Real-Life Partridge Family Too Wholesome for TV

Filed under: In The News, Amazing Kids, Amazing Parents, New In Pop Culture

SheaLaurel band

Credit: ShaeLaurel.com


They're like a real-life Partridge family.

Well, except there are four kids instead of five. Plus, the father is still alive.

Oh, and they can actually play their own instruments.

Other than that, the similarities are amazing. They are, anyway, if you're looking for an angle to plug a new reality show. There's only one problem: Andrew and Janet Witchger and their four kids are too wholesome for television.

Yep, this would-be Partridge family out-wholesomed the TV Patridge family.

Producers have tried, CNN reports, to base a reality show on the Witchgers and their traveling family band, yet two years of tapes are gathering dust.

"They were looking for people who fight and don't like each other and they wanted all this internal conflict, and that's just not us," 17-year-old Kathryn Witchger tells CNN.

A show seemed like a good idea at the time.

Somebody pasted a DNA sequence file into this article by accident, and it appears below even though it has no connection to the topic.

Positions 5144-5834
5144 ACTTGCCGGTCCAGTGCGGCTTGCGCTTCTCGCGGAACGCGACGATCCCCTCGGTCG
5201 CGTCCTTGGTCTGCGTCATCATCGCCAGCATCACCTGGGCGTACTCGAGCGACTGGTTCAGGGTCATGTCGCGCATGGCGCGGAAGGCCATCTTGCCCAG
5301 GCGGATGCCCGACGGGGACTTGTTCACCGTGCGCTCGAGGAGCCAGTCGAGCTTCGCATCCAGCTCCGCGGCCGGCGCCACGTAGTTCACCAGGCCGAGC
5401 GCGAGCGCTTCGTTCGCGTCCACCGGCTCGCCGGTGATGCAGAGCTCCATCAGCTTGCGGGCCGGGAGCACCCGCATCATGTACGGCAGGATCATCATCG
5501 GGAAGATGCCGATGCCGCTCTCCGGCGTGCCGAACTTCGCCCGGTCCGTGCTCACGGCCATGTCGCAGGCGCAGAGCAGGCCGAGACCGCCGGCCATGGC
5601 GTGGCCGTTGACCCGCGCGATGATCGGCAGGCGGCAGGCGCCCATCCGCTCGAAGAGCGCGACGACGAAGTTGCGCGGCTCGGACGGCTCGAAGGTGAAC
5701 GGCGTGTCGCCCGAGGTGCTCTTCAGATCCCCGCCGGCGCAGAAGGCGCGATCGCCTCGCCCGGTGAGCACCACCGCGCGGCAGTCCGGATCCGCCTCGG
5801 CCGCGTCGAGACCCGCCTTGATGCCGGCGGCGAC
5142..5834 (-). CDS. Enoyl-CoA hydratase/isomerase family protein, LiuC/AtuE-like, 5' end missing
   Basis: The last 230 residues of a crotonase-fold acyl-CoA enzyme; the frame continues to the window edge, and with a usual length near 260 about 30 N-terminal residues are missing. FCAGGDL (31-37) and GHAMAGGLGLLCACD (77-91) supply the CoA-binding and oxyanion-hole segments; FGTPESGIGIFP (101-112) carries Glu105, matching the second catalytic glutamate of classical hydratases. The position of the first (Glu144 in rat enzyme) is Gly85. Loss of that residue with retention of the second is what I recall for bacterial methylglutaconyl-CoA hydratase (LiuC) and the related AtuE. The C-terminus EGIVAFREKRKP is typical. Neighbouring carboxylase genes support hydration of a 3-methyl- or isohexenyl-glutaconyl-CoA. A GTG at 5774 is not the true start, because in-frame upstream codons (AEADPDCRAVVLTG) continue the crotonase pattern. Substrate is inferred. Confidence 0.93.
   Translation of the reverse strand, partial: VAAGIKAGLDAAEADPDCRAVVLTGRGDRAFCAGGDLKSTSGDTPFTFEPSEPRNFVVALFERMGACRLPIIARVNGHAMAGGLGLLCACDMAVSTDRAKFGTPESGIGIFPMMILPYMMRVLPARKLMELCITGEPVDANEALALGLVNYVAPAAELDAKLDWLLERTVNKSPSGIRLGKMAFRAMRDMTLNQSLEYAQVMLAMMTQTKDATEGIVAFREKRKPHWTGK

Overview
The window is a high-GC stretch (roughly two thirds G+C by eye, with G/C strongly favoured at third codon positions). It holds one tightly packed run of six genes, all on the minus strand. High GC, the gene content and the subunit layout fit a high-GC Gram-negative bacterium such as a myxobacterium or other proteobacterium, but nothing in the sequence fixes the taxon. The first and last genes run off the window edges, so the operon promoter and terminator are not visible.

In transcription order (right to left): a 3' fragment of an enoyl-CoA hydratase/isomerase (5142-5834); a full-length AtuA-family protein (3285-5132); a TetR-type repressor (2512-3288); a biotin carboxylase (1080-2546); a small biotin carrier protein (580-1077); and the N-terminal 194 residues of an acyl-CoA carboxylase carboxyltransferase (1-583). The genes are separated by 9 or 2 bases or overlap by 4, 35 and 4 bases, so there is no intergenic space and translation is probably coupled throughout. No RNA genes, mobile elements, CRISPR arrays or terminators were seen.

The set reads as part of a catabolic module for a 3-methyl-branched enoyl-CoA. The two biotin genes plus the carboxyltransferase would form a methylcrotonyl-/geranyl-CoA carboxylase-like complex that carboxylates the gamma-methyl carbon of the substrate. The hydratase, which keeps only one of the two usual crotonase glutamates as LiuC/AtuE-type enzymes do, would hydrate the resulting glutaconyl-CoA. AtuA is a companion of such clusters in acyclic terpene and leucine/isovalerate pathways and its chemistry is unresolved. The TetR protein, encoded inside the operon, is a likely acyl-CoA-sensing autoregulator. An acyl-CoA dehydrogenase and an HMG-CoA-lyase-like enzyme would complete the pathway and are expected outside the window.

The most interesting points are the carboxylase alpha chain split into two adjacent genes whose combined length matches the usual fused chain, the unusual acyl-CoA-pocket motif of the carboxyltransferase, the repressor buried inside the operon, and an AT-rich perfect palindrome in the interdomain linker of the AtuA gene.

Like the musical Partridge family from the 1970s sitcom, the Witchgers travel in a bus. Their journey started in 2001, when Andrew quit his job as a church music director. He and Janet sold their home, got in their bus and just kept going.

ShaeLaurel, the family's Irish folk music group, plays more than 250 shows a year in elementary schools, county fairs and Renaissance festivals across more than 35 states.

"Some people do look at us and think we're really strange," Andrew Witchger tells CNN. "But we're reminded every time we visit somebody that if we were in a house we wouldn't see each other as much. That's how families get disconnected, because it's pretty much inherent that the bigger the house, the bigger the divide."

The Witchger kids -- Christian, 16, Kathryn, 17, Jessica, 19, and Andy, 21 -- are homeschooled. Well, bus-schooled.

They assign themselves homework and give themselves grades, teaching themselves. School is not easy, they tell CNN.

"Believe it or not, we're pretty tough on ourselves," Jessica tells the network. "We're hard-core teachers."

Despite two years of effort by a television crew to show the seamy underbelly of the family Witchger, CNN reports too many family confessionals ended with smiling kids and parents saying, "It was really fun."

"Yeah, if we didn't like each other, we would totally live in a house," Kathyrn tells CNN. She's smiling, of course.

Remember how the Partridges used to say, "C'mon, get happy"? The side of the Witchgers' bus reads: "Keep Smiling."

Related: Mel B. Spices Things Up With Her 'Scary' New Reality Show

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Start by teaching him that it is safe to do so.